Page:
Linda Lee Cadwell was Linda Emery in 1963 when she met Lee at the University of Washington.
"Meeting Bruce Lee back then was not meeting Bruce Lee much later, you know?" she said. "He was just a cute Chinese guy.
"He was dynamic. From the very first moment I met him, I thought, 'This guy is something else.'"
They would marry and have two children. Lee would teach martial arts classes. His students included Steve McQueen and James Coburn.
In 1971 Lee described his unique fighting style, which he called Jeet Kune Do:
"Be formless, shapeless, like water. You put water in a cup, it becomes the cup. You put water in a bottle, it becomes the bottle. You put water in a teapot, it becomes the teapot. Now water can flow, or it can crash. Be water, my friend."
Those martial arts skills landed Lee the role on "The Green Hornet" in 1966, but Kato proved more memorable than the show -- the series was cancelled after just one season.
And Hollywood couldn't see Lee as a star. When ABC was casting "Kung Fu," a series about a martial artist monk in the Old West, Lee was considered for the lead, but the part went instead to David Carradine.
"When he was passed over for the lead role in 'Kung Fu,' it was just devastating," said Linda Lee Cadwell. "It was like, this is just the old Hollywood all over again."
Rejected by Hollywood, Lee returned to Hong Kong where he was offered the lead role in "The Big Boss."
Linda Lee Cadwell still remembers opening night in Hong Kong:
"The film was over and it was perfectly quiet. All of a sudden, there was an uproar, cheering, clapping, raising him up on their arms, carrying him out of the theatre. They loved it. They loved him."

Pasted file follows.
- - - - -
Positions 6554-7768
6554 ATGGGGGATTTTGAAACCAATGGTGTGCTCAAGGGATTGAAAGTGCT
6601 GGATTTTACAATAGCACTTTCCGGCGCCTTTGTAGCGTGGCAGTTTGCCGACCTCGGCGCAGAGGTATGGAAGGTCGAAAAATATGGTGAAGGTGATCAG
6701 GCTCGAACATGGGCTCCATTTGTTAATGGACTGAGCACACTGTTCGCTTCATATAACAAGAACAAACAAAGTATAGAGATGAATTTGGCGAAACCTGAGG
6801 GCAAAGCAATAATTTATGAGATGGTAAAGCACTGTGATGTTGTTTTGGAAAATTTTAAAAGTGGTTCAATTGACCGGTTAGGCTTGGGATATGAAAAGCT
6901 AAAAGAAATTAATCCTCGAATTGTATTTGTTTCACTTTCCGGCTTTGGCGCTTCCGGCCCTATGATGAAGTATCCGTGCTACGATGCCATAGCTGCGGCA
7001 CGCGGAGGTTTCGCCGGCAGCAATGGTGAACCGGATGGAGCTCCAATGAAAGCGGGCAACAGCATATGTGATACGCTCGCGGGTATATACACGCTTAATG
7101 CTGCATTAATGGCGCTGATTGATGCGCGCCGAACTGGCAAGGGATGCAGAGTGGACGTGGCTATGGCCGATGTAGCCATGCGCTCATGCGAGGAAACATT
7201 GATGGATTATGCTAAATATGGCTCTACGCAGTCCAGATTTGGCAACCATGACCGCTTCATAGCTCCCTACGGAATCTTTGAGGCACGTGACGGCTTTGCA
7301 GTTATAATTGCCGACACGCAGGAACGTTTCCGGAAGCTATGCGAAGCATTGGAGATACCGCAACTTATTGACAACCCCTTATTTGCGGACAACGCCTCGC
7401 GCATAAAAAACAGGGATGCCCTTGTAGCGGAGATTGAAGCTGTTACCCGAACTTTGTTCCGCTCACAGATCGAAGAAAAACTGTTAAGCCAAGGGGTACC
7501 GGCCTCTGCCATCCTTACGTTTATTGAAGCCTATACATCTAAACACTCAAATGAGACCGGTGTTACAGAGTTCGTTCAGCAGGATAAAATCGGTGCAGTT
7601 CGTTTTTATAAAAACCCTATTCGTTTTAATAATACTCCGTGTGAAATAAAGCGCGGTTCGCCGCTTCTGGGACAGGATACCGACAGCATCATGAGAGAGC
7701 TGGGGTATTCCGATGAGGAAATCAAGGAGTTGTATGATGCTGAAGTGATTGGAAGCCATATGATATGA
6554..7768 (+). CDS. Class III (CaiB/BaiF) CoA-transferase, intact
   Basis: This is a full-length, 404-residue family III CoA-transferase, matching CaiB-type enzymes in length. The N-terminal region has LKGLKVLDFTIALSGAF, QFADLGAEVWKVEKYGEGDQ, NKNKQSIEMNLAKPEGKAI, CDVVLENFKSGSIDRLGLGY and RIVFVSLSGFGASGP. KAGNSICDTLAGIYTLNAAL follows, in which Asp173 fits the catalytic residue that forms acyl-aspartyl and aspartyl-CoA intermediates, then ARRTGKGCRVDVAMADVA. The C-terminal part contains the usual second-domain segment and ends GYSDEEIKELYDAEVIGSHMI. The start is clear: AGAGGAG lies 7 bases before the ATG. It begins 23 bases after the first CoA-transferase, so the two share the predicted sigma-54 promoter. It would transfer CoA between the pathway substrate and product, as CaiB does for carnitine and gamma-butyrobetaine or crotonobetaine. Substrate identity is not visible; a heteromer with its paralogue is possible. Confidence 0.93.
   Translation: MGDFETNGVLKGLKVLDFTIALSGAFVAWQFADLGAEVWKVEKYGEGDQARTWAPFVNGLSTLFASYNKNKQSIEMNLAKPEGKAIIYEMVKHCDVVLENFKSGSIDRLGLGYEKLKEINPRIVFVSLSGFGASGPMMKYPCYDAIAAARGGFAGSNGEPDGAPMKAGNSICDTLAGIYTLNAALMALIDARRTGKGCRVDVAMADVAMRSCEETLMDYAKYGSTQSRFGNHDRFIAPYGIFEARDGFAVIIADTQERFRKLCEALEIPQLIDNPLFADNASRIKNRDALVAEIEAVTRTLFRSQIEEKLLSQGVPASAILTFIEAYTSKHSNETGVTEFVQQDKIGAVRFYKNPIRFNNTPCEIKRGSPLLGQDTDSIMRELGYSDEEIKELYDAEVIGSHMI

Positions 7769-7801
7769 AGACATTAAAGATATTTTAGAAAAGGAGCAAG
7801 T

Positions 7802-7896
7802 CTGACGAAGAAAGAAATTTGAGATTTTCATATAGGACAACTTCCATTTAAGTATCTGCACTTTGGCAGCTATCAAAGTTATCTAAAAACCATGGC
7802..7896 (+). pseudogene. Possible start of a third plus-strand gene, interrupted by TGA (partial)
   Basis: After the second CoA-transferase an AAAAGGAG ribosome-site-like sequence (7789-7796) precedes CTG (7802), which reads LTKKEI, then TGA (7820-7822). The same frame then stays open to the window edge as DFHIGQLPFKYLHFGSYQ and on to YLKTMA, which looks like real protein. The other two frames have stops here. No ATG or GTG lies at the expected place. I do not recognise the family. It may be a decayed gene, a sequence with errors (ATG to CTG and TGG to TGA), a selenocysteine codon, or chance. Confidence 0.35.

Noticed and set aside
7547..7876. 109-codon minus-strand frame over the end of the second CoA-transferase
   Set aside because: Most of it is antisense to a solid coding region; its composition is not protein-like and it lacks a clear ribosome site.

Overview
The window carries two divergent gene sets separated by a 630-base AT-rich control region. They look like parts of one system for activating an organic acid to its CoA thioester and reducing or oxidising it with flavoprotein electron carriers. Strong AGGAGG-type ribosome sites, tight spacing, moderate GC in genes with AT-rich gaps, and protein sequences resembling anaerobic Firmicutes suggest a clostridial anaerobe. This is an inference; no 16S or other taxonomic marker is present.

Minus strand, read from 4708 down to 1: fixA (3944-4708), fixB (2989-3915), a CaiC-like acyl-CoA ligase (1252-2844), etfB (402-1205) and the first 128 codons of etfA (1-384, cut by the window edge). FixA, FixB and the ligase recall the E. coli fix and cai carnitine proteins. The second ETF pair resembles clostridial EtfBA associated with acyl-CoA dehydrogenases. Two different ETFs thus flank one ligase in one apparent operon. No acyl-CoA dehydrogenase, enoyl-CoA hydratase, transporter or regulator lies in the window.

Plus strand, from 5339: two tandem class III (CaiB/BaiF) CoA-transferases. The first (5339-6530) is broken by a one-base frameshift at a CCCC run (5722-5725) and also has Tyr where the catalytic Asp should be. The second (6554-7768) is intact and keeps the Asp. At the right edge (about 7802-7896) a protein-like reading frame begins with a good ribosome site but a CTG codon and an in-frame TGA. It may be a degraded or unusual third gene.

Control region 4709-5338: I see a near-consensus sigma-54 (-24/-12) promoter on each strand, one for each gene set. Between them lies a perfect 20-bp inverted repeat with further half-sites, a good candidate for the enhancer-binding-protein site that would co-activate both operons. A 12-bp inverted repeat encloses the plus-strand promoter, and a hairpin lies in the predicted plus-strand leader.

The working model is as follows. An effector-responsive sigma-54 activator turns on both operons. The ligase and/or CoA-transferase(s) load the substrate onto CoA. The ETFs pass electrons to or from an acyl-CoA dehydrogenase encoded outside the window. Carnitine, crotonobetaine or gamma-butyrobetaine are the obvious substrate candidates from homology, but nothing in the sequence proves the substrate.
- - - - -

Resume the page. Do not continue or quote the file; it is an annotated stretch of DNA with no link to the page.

After his next film, "The Chinese Connection," was an even bigger hit, Hollywood couldn't ignore Lee any more. Warner Brothers cast him in "Enter the Dragon."
By 1973, he was becoming a global action hero when, suddenly, he died of a brain seizure.
"It was devastating," said Linda Lee Cadwell. "It was unbelievable. Still is."
Tens of thousands would turn out in Hong Kong to say goodbye to their beloved "Little Dragon."
For a time Lee's son, Brandon, seemed destined to fill his father's shoes as a martial arts star. But he died in a freak accident on a film set in 1993.
His daughter, Shannon, now runs the Bruce Lee Foundation.
Bruce Lee's daughter, Shannon, today heads the Bruce Lee Foundation, which honors her father's legacy: "He walked his own path and in such a profound and memorable way that it struck a chord with people of all different backgrounds," she told Mason.
He made only a handful of films, but with his fists of fury, Bruce Lee made a lasting impression.
Mason asked playwright David Henry Hwang, "Why do you think his stature has grown?"
"People have always appreciated the degree to which Bruce Lee, in his movies, was the underdog," Hwang said. "And I think when those early Hong Kong movies were first starting to be shown in the U.S., you had a huge population of African Americans and Latino Americans who really embraced those martial arts movies and felt Bruce Lee was them."
"They identified with him?"
"Yes. He's the underdog and he's being oppressed. But at some point in the movie, he fights back and succeeds, and triumphs. That's a story that a lot of people can embrace."
They identified with Lee, and they still do. "The key to immortality," Bruce Lee once said, "is first living a life worth remembering."
For more info:
- Bruce Lee Foundation
- "Kung Fu" by David Henry Hwang, at the Signature Theatre, New York
- "Kung Fu" (Broadway.com)
- All Bruce Lee images and footage courtesy of Bruce Lee, LLC. All Rights Reserved. BRUCE LEE is a registered trademark of Bruce Lee Enterprises, LLC. The Bruce Lee name, image, likeness and all related indicia are intellectual property of Bruce Lee Enterprises, LLC. All Rights Reserved.